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3.8-million-year-old Australopithecus anamensis skull found in Ethiopia may redefine branches of human evolution

| | September 9, 2019

Spotting the intact Australopithecus skull in the Ethiopian dirt caused paleoanthropologist Yohannes Haile-Selassie to literally jump for joy.

The chance discovery by Haile-Selassie and an Ethiopian shepherd has created a captivating portrait of 3.8-million-year-old face, providing an unprecedented look at a hominin species from a key stage of human evolution. Experts say the extraordinary fossil can help redefine the branches of humans’ evolutionary tree during a time when our ancestors had just evolved efficient ways to walk upright.

Haile-Selassie and colleagues compared the skull (dubbed MRD after part of its collection ID number) with a wide variety of hominin fossils from across Africa. They sized up different morphological features to see what species the cranium represents and where it fits in the interconnected lineages of our family tree. The results identify the skull as belonging to a male Australopithecus anamensis. The hominin species is theorized to have vanished a bit earlier than 3.8 million years ago after giving rise to a later lineage, Australopithecus afarensis, to which the famed fossil Lucy belongs. A. anamensis has traits of both apes (climbing arms and wrists) and humans (changes in the ankles and knee joints to facilitate walking on two feet).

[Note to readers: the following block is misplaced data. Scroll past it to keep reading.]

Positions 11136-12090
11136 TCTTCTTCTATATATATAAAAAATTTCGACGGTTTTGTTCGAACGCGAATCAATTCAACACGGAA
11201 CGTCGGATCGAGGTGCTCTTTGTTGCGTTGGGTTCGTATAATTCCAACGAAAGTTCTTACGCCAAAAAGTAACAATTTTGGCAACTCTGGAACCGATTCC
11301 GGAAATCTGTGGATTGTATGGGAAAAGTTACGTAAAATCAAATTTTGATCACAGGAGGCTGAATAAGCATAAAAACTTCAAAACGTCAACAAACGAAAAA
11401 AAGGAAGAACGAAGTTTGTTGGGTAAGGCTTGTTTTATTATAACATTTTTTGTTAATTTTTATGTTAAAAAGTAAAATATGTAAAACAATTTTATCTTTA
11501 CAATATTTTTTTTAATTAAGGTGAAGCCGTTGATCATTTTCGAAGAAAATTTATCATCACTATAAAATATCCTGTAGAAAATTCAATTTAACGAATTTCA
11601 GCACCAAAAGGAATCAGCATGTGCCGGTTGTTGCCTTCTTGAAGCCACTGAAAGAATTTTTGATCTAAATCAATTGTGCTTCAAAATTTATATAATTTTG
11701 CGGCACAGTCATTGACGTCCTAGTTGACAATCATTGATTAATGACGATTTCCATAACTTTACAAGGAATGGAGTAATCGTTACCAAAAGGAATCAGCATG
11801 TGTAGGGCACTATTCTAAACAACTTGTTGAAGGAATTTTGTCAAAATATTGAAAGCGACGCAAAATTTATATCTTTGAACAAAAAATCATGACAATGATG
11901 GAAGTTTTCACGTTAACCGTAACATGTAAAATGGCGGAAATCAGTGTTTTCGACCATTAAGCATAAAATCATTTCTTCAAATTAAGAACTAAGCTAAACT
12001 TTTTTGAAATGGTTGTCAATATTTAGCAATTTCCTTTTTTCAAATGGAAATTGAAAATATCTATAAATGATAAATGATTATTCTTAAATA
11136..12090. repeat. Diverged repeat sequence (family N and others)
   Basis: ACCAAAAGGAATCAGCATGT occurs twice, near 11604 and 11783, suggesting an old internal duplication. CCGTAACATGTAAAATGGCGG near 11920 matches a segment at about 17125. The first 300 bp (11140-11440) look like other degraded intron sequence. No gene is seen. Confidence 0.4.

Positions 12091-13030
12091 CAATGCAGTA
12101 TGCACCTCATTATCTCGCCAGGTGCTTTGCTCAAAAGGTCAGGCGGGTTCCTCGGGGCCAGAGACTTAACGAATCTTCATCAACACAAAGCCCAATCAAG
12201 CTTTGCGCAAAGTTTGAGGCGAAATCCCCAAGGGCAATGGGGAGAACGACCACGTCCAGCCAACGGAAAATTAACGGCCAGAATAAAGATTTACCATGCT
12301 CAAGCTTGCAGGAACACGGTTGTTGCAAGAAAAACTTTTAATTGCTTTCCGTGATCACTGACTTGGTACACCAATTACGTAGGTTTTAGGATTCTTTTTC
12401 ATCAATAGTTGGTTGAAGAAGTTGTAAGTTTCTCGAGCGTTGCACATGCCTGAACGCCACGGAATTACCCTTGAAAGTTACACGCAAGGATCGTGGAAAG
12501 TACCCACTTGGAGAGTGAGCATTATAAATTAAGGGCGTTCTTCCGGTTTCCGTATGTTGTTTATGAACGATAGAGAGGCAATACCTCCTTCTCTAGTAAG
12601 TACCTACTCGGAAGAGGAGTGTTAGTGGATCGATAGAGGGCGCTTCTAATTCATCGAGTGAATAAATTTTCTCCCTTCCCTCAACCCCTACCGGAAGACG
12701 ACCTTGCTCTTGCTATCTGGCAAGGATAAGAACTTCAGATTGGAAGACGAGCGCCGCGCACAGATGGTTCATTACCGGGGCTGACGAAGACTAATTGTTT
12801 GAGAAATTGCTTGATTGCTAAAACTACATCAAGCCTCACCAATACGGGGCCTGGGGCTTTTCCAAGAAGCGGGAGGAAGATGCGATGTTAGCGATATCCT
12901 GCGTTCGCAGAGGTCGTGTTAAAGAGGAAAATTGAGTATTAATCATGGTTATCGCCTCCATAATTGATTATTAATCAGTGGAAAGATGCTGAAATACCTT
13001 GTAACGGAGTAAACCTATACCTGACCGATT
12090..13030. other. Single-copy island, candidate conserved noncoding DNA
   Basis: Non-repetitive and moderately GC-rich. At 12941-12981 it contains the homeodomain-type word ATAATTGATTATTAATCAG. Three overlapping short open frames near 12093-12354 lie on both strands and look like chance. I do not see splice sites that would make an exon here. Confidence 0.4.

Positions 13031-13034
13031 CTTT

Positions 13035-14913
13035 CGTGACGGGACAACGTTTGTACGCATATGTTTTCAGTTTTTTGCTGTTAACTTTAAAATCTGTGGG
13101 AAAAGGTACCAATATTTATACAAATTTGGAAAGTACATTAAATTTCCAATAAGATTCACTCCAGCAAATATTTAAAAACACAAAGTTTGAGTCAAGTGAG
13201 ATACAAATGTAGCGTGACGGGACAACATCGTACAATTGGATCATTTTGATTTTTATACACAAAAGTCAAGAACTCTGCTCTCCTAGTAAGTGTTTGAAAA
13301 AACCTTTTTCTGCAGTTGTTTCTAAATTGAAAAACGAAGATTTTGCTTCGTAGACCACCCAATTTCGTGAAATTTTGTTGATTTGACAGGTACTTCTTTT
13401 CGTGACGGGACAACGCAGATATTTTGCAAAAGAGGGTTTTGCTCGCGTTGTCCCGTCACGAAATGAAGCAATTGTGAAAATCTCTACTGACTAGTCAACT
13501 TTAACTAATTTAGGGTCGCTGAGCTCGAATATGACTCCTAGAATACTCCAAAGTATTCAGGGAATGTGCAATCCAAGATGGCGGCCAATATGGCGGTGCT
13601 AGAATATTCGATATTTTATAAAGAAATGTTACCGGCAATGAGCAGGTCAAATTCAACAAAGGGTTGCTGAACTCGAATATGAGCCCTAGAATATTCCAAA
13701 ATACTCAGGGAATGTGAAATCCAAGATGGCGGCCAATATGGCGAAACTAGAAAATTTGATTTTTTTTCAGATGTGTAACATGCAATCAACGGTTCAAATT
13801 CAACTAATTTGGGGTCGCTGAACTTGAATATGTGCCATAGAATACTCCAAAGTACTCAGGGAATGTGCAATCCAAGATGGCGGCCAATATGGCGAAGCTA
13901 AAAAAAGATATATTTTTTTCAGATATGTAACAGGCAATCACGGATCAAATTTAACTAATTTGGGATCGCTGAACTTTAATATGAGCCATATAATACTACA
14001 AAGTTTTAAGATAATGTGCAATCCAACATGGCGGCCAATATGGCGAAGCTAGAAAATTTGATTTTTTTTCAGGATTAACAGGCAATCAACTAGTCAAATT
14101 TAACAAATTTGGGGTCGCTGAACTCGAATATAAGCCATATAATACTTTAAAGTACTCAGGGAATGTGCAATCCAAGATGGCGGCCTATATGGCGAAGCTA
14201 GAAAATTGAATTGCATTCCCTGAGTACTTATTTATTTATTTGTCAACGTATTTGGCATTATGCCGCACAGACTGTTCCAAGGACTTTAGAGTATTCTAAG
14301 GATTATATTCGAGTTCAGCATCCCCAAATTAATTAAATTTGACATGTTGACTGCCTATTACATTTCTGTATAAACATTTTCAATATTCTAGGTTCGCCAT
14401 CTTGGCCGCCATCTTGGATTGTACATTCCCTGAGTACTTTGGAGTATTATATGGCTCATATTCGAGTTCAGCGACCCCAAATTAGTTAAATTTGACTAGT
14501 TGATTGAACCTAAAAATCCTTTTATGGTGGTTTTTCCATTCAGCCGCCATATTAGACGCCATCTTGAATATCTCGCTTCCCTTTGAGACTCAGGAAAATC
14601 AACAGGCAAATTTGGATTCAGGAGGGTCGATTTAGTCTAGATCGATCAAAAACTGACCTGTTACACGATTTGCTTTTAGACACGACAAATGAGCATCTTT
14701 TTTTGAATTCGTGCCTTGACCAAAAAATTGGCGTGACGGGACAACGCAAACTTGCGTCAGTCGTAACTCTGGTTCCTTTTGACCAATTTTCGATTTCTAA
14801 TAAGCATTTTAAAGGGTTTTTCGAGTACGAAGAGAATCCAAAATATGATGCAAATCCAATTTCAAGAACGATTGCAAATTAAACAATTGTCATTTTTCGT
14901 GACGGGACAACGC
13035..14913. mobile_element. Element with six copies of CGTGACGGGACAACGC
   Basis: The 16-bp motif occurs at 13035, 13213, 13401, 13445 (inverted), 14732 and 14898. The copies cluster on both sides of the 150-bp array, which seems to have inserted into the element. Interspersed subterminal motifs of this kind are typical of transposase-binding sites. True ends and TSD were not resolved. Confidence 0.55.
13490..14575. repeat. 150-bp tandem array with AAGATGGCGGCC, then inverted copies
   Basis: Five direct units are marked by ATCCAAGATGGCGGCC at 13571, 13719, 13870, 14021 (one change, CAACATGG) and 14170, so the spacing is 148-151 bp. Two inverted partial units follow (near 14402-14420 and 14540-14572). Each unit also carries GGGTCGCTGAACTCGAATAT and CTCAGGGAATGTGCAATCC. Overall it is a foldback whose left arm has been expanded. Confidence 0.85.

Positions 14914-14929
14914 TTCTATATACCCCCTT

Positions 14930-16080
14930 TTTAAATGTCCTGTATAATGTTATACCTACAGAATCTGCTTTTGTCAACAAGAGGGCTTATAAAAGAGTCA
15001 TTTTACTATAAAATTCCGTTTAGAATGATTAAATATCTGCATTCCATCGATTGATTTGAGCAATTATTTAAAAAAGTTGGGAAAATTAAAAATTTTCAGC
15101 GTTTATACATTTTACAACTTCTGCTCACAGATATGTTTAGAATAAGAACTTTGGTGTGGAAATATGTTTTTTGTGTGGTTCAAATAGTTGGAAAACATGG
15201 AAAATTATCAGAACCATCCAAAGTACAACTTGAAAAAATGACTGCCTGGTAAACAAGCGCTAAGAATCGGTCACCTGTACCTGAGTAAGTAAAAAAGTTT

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Read full, original post: A 3.8-Million-Year-Old Skull Puts a New Face on a Little-Known Human Ancestor

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